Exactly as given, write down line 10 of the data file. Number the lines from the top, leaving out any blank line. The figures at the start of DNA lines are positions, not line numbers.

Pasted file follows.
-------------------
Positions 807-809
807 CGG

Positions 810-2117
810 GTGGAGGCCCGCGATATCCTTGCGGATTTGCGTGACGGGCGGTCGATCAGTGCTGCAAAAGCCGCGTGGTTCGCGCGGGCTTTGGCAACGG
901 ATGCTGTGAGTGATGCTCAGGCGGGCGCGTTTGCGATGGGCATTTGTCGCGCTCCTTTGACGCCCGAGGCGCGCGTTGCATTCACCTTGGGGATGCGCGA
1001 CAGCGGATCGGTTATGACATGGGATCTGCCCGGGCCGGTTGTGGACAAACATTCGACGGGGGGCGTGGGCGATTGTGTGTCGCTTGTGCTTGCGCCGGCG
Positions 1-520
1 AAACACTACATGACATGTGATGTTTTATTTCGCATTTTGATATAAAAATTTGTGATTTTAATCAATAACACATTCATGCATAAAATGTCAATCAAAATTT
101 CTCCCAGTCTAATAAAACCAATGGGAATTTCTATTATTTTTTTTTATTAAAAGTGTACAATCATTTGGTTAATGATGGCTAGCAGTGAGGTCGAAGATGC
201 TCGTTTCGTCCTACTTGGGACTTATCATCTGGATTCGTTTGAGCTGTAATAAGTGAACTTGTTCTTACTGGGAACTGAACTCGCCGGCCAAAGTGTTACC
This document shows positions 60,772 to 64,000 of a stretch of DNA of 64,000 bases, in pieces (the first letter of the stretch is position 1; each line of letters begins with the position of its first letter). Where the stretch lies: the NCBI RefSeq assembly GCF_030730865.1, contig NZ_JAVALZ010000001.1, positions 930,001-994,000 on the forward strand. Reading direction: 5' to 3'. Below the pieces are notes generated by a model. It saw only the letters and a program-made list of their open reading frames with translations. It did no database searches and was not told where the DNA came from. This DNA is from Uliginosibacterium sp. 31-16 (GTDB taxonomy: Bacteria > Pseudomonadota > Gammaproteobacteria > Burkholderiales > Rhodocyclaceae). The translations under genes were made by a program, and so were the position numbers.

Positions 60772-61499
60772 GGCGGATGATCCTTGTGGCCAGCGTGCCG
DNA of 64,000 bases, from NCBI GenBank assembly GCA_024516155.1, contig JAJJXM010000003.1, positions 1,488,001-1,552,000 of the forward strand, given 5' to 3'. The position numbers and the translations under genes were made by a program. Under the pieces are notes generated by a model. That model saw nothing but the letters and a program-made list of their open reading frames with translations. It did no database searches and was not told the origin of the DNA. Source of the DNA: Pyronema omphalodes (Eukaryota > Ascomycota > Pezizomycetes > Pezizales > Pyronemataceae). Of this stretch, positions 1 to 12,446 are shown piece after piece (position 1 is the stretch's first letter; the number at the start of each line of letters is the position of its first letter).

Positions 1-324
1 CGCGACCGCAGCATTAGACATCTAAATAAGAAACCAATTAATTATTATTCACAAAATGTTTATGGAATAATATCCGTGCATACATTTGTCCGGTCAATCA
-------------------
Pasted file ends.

201 TCGTTTCGTCCTACTTGGGACTTATCATCTGGATTCGTTTGAGCTGTAATAAGTGAACTTGTTCTTACTGGGAACTGAACTCGCCGGCCAAAGTGTTACC